Will a computer algorithm become the head of the government? | Intangible News | technology

Machines, with algorithms making them work, began understanding simple English sentences in the 1960s. Later they learned to translate more complex texts into hundreds of languages, filter our emails and recognize handwritten text. And today they are already able to defeat us in games of strategy and logic, understand what we say and act accordingly, help doctors and beat the best players in Chess or Go.

A bot is a computer program that imitates human behavior, and a chatbot is a bot that simulates a conversation with a person. It can be said that the first has existed for 50 years. The second, chatbots, is popping up everywhere. In journalism, these algorithms are called artificial intelligence. I prefer to call them computer algorithms, because they have a lot of computing in addition to specific artificial intelligence (AI) algorithms, which are part of computing.

The most advanced programs are able to understand human speech and maintain a logical, pseudo-intelligent conversation, also in several languages, which also allows for significant advances in machine translation and allows the interpreter to have a glimpse on the horizon. ChatGPT’s capabilities are a good sample of what we’re saying.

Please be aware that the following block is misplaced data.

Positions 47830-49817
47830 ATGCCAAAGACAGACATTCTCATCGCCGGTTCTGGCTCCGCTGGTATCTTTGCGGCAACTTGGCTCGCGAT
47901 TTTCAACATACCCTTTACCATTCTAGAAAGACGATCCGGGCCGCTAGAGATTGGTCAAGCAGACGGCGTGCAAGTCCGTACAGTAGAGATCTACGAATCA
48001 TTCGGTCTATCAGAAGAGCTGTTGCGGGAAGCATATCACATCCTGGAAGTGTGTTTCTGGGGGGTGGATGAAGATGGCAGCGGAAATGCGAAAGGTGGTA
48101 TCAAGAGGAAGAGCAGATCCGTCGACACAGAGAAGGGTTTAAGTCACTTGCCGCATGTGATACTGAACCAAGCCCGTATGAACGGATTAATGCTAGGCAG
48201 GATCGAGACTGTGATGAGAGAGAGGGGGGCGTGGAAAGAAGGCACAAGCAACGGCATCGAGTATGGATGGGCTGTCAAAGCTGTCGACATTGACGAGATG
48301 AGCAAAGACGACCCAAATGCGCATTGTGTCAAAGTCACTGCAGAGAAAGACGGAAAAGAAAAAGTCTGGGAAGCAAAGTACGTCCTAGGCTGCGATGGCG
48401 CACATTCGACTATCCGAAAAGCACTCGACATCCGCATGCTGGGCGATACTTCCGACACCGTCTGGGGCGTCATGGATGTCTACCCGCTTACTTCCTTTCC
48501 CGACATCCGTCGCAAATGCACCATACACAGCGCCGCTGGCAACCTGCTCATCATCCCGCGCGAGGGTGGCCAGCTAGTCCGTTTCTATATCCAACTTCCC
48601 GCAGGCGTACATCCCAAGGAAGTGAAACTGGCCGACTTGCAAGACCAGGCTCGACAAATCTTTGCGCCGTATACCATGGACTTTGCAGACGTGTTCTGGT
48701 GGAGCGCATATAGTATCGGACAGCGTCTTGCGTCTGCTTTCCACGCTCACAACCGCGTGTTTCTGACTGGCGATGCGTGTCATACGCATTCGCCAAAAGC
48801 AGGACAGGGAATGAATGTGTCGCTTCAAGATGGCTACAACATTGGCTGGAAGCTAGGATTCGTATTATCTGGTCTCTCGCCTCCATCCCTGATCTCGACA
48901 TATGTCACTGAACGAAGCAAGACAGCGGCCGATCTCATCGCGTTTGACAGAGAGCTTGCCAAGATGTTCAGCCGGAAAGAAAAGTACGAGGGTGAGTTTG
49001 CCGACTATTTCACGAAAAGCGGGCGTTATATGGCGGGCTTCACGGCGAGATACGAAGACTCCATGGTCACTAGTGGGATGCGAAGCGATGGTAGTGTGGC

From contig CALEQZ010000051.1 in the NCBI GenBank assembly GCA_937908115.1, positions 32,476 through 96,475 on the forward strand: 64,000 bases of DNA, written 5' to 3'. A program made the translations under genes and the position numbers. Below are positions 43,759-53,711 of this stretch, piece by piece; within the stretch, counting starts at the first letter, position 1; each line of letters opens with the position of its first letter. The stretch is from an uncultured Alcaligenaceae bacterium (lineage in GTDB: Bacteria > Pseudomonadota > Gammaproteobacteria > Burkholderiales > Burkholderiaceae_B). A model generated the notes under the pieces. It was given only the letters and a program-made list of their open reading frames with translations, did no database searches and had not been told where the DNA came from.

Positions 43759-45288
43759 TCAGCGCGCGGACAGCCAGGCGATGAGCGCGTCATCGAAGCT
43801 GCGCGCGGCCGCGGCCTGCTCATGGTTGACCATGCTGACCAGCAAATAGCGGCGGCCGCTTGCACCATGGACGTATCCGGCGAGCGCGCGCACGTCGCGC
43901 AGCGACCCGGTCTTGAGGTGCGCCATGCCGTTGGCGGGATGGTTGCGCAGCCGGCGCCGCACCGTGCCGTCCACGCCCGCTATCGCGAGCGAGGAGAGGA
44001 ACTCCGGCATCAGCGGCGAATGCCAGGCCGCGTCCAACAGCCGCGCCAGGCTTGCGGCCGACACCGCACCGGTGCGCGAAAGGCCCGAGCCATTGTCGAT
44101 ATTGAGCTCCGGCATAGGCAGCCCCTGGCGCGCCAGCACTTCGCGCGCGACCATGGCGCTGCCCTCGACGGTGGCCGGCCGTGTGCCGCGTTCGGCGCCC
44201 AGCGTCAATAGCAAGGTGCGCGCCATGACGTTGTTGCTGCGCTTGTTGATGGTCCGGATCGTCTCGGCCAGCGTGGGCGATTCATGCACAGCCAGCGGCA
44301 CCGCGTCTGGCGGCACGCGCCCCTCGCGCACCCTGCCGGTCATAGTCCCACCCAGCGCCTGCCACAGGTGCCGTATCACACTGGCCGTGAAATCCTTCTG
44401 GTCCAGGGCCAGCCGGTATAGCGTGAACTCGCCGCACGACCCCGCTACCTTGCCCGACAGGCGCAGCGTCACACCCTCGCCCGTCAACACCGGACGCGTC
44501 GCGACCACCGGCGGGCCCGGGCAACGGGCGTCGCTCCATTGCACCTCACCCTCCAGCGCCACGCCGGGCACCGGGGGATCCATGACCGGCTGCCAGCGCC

But achieving this automatic understanding of information is not easy because the computer program not only has to read or listen to the information, it also has to correlate and interpret it to make sense of it and be able to act or respond accordingly. If someone says Sevilla during a conversation, the computer algorithm must be able to distinguish whether they are referring to the city or the football club, and for this it not only needs the ability to process language, but also needs to be given a lot of information, definitions of concepts, and basic knowledge. To be able to reason and extract the solution from the context, as a person would.

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Computers and algorithms are the future and in many cases already present, and the advances they have made arouse surprise, fear, and usually anxiety. Undoubtedly, the main fear of computer algorithms and their development is their hypothetical ability to make decisions that play against humans. The truth is that unlike the stories some movies tell us, machines and algorithms are unaware of their existence, and they don’t have their own goals and feelings. These are centuries that separate us from our current technological capabilities.

But do algorithms need ethical evidence? UNESCO took the lead. Its 193 members this week adopted a list of recommendations it wants to serve as an ethical guide, a first in the world. This guide can be found here.

One of the recommendations, #26, is comprehensive: “AI systems should not be used for the purposes of social profiling or mass surveillance.” Another council, 36, states that “an AI system can never replace the ultimate responsibility and obligation of humans to provide accounts.” “As a general rule – the text adds – life and death decisions should not be handed over to AI systems.”

But the discussion is deeper